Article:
When Trump and Clinton squared off in the first presidential debate last September, in the first 26 minutes of the debate, he interrupted Clinton a whopping 25 times, according to Vox's tally. Trump would go on to interrupt his female rival another 26 times during the debate for a total of 51 interruptions.
While the act of interrupting someone may seem harmless enough, research shows women have long been interrupted far more often than men. Moreover, cutting off a woman from speaking is known to be an example of the subtle sexist biases women often come up against in the workplace.
8. Signing Policy That Impacts Women's Health While Surrounded By Men
Trump took a lot of heat Jan. 24 when he, surrounded by men, signed and executive memorandum to reinstate the controversial Mexico City Policy, which blocks any U.S. government funding from going to NGOs that provide abortion services. It's important to note that there is already a block on U.S. government money going to pay for abortion services, but this step goes further, barring any funds that could be used for health screenings or contraception because the group that administers them also provides abortions. While some may not see this as sexist, I would argue that the impact this policy will have one women's health makes it an attack on women. The vice president and director of international operations for Marie Stopes International, a leading women's health NGO, said of the Mexico City Policy, "over the next 4 years, the loss of our USAID-funded services alone will lead to 6.5 million unplanned pregnancies, 2.2 million abortions, and 21,700 maternal deaths."
9. Still No Women At The Table
Similarly, Tump and Pence left women out of the discussion again when they met with members of the House Freedom Caucus to discuss the GOP health care plan. (While Kellyanne Conway was reported to have been in the room, no female legislatures were present.) Among the topics discussed at that meeting was stripping the Republican health care bill of a provision that would require insurance plans to cover maternity health services as an essential benefit.
10. Do You Want To Have A Handshake?
In his two previous visits with foreign leaders – Japanese Prime Minister Shinzo Abe and Canadian Prime Minister Justin Trudeau – Trump was all too eager to shake hands for the traditional Oval Office photo op. Yet when German Chancellor Angela Merkel, one of the world's most powerful political leaders, visited in March, Trump didn't offer up his hand. Worse, when Merkel asked him, "Do you want to have a handshake?" Trump wouldn't even look at her, let alone shake her hand.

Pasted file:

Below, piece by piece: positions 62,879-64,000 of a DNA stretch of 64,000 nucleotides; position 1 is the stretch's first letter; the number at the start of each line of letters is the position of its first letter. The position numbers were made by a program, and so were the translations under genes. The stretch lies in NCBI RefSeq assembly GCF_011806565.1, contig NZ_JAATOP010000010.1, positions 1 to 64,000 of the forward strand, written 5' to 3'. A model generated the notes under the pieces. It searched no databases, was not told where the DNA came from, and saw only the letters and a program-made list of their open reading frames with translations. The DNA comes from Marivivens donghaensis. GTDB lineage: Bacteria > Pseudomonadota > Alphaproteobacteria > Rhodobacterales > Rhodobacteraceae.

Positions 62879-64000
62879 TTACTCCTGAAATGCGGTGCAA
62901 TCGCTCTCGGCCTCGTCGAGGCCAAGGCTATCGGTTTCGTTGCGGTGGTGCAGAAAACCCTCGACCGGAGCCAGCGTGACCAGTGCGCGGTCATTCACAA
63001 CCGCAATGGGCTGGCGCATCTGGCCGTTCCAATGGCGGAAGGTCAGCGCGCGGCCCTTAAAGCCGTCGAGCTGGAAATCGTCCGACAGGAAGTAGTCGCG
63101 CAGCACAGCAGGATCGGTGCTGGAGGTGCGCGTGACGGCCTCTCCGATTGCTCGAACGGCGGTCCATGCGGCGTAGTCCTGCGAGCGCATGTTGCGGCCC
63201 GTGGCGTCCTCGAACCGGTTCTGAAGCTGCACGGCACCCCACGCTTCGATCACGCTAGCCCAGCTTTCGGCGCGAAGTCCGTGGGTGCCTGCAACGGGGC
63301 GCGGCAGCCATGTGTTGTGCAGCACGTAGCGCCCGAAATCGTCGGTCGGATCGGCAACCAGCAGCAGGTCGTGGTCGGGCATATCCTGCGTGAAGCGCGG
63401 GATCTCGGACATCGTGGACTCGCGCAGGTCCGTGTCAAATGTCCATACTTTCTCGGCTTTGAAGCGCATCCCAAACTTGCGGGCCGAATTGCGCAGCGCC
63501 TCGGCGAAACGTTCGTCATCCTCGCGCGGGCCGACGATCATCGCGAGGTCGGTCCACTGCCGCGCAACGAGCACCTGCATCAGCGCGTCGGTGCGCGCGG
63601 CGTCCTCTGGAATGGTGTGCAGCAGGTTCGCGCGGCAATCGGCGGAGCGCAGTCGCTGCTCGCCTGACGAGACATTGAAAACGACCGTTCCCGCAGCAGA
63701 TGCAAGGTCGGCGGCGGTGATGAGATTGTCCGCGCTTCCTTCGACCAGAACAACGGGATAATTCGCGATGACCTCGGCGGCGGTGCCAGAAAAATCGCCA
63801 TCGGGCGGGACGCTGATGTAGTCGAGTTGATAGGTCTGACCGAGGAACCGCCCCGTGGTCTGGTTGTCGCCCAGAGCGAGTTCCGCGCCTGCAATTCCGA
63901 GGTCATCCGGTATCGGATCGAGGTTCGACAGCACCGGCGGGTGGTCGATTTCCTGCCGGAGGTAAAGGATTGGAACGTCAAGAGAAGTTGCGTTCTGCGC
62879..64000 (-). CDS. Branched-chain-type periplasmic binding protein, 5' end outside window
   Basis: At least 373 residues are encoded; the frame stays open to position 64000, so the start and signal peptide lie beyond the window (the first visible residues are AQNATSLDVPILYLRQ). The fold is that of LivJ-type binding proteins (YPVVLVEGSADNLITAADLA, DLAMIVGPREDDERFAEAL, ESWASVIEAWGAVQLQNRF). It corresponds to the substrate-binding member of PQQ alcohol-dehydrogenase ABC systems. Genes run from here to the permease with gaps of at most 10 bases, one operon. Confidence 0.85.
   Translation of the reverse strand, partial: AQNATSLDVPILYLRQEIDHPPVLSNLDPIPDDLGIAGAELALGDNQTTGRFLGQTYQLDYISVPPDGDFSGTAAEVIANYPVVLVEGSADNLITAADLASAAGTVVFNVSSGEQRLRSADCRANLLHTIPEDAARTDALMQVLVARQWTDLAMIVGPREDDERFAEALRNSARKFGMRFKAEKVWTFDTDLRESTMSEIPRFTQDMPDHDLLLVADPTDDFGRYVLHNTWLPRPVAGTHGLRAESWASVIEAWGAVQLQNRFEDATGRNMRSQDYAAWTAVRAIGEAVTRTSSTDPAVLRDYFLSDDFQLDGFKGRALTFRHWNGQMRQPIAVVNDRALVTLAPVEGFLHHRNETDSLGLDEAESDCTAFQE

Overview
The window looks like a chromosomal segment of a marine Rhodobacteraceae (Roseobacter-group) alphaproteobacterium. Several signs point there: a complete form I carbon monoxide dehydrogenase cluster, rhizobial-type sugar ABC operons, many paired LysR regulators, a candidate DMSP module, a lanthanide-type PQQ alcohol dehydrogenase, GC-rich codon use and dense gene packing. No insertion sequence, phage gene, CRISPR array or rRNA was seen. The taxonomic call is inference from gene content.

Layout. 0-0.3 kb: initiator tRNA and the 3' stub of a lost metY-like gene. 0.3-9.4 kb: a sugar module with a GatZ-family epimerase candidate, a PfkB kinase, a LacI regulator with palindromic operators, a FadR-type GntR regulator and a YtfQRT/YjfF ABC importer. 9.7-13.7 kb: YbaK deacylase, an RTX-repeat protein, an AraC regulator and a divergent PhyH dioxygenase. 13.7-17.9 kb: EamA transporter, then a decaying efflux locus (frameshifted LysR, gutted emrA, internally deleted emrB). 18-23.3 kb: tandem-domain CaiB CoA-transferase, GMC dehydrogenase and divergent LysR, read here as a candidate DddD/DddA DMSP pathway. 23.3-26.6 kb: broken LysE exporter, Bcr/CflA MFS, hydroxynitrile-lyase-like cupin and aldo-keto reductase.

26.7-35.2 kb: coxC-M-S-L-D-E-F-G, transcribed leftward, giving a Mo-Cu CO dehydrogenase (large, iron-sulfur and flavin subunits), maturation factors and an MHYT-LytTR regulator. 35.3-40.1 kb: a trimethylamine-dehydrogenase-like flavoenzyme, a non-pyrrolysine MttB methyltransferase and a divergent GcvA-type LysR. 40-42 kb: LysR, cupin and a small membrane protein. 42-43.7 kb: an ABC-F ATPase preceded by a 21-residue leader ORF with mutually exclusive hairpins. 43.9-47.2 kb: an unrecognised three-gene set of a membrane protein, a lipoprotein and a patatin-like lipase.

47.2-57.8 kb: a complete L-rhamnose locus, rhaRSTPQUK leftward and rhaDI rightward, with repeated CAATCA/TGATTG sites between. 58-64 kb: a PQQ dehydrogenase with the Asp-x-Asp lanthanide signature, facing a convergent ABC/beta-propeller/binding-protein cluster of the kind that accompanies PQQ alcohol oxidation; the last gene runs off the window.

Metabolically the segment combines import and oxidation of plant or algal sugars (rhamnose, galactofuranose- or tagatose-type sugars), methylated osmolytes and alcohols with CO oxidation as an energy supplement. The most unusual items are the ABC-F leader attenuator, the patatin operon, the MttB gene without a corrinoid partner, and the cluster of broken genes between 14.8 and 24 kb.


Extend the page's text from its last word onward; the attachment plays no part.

While some might want to credit Trump's missed handshake moment with Merkel as a symptom of his lack of political experience, I'd argue his business dealings should have made him more than familiar with the art of the handshake. Rather, Trump's unwillingness to acknowledge Merkel or shake hands with her is a subtle, but, to me, still sexist, tactic employed by men seeking to deny powerful women a common gesture of respect.
11. What Can Look So Beautiful At 30?
While speaking at the unveiling of Boeing's new 787 Dreamliner in Charleston, South Carolina in February, President Trump subtly insulted women of a certain age by implying that even hunks of painted aluminum were more beautiful than them. "What can look so beautiful at 30?" Trump asked the crowd. The answer was not 46-year-old former model and First Lady Melania Trump. Nor was it 35-year-old Ivanka Trump. No, the answer was an airplane.
"I'm being very, very serious – the new Air Force One, that plane, as beautiful as it looks, is 30 years old," President Trump said at Boeing's unveiling Friday. "Can you believe it? What can look so beautiful at 30? An airplane."
12. A Cabinet Full Of Women
While speaking at a Women's Empowerment Panel at the White House on March 29, Trump claimed "my Cabinet is full of really incredible women leaders." Apparently Trump and I have completely different understandings of what the word "full" means. Women hold only four of the 24 Cabinet and cabinet-level positions in Trump's administration and none of those are positions within the "inner Cabinet."
In fact, Trump's Cabinet has been described by the New York Times as "more white and male than any first Cabinet since Reagan's." What makes this especially disturbing is that Trump and his administration seem completely oblivious to their failure to make space at the table for women when it comes to both policy making and representation.